David S. Armstrong is a Professor of Physics at the College of William and Mary in Williamsburg, Virginia. He received his education in Canada, with degrees in physics from McGill University (B.Sc), Queen’s University (M.Sc.) and the University of British Columbia (Ph.D.). He did post-doctoral research with Virginia Tech, working at the TRIUMF laboratory in Vancouver, and with the University of California (Berkeley), working at CERN in Geneva, before coming to William & Mary. His field of research is experimental nuclear and particle physics; he has conducted research using beams of protons, muons, pions, antiprotons, photons and electrons. Recently, most of his research has been conducted at the Thomas Jefferson National Accelerator Facility, in Newport News, Virginia. He has had the privilege of teaching physics at the undergraduate and graduate level at William & Mary, and mentoring undergraduate and graduate students in nuclear physics research projects. He enjoys reading, sailing, and playing jazz guitar.
Jim Batterson taught high school physics and mathematics, worked as a scientific programmer for LTV Corporation, and from 1980 until his retirement in 2008, was a research engineer at NASA Langley Research Center. At NASA he was responsible for flight research on the dynamics and control of aerospace vehicles, served as Head of the Dynamics and Control Branch, and later as Deputy Director for Strategic Development. He has also served on a number of community boards including the Newport News (Virginia) School Board and New Horizons Regional Education Center Board. While at NASA, he served on assignments to the Office of Science and Technology Policy, the National Nanotechnology Coordination Office, NASA Headquarters, and most recently, to the Office of Virginia’s Secretary of Education.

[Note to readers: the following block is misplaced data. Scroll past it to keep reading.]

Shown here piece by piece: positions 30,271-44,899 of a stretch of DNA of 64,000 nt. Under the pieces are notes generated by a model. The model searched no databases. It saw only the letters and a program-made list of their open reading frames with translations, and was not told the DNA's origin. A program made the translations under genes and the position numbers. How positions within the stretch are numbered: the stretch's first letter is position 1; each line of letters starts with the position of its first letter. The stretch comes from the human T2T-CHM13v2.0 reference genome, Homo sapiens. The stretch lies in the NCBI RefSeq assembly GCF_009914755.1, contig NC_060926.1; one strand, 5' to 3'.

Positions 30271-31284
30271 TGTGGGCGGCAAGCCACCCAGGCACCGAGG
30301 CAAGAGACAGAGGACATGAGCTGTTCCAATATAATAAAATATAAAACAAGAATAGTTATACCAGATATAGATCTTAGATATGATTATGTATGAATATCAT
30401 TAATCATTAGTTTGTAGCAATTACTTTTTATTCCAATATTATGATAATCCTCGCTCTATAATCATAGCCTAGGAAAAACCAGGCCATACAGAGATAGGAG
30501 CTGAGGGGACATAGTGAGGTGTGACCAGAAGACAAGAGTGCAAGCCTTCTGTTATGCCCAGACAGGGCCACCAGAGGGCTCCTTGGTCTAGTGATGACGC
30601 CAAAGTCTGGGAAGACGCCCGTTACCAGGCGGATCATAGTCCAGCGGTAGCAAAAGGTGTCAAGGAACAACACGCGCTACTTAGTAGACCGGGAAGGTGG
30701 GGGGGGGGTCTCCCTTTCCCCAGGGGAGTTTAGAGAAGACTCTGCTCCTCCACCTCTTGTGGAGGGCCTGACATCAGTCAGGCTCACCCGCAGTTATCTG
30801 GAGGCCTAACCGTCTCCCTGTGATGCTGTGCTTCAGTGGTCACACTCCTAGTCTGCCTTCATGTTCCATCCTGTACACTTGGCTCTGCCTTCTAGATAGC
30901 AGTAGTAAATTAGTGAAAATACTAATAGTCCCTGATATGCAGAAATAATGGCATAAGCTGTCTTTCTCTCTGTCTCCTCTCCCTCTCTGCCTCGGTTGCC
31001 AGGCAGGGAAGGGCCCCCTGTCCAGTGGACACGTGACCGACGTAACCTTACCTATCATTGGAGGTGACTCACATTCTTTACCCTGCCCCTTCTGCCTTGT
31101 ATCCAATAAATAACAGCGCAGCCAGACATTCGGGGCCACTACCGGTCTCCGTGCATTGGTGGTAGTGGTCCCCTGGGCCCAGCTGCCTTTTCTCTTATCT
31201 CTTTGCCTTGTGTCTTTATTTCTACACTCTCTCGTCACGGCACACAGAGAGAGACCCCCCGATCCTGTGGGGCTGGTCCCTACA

Maria Catalina teaches mathematics and science at Mar Vista Middle School in the Sweetwater Union High School District. She began researching curriculum in 1995. As the worlds first Teacher to Space Ambassador she turns “Eyes to the Skies” and brings Space down to Earth. Space travel and the universe drive her standards based curriculum as she introduces her students to their technological futures. Miss Catalina knows that our students are the first space faring generation.
George Collison, Ph.D.